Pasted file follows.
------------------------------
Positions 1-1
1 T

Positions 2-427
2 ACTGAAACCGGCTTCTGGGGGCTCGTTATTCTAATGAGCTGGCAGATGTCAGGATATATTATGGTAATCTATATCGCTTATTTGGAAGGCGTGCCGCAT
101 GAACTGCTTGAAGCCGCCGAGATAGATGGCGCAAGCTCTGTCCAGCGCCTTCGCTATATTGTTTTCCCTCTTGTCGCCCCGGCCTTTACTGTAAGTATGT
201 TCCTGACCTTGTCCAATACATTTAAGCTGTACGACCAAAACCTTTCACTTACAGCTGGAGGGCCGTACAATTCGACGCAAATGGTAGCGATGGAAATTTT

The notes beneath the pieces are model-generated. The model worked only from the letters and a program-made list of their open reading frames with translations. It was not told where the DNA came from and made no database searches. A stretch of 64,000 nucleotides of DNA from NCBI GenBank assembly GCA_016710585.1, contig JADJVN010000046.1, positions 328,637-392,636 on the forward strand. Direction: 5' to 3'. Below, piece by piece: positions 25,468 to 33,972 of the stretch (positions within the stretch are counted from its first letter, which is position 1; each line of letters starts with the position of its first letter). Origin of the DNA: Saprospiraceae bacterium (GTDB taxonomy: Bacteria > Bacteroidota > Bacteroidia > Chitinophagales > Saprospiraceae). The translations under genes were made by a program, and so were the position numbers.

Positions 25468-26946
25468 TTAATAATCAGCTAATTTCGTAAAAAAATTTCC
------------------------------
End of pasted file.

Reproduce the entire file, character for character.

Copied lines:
Positions 1-1
1 T

Positions 2-427
2 ACTGAAACCGGCTTCTGGGGGCTCGTTATTCTAATGAGCTGGCAGATGTCAGGATATATTATGGTAATCTATATCGCTTATTTGGAAGGCGTGCCGCAT
101 GAACTGCTTGAAGCCGCCGAGATAGATGGCGCAAGCTCTGTCCAGCGCCTTCGCTATATTGTTTTCCCTCTTGTCGCCCCGGCCTTTACTGTAAGTATGT
201 TCCTGACCTTGTCCAATACATTTAAGCTGTACGACCAAAACCTTTCACTTACAGCTGGAGGGCCGTACAATTCGACGCAAATGGTAGCGATGGAAATTTT

The notes beneath the pieces are model-generated. The model worked only from the letters and a program-made list of their open reading frames with translations. It was not told where the DNA came from and made no database searches. A stretch of 64,000 nucleotides of DNA from NCBI GenBank assembly GCA_016710585.1, contig JADJVN010000046.1, positions 328,637-392,636 on the forward strand. Direction: 5' to 3'. Below, piece by piece: positions 25,468 to 33,972 of the stretch (positions within the stretch are counted from its first letter, which is position 1; each line of letters starts with the position of its first letter). Origin of the DNA: Saprospiraceae bacterium (GTDB taxonomy: Bacteria > Bacteroidota > Bacteroidia > Chitinophagales > Saprospiraceae). The translations under genes were made by a program, and so were the position numbers.

Positions 25468-26946
25468 TTAATAATCAGCTAATTTCGTAAAAAAATTTCC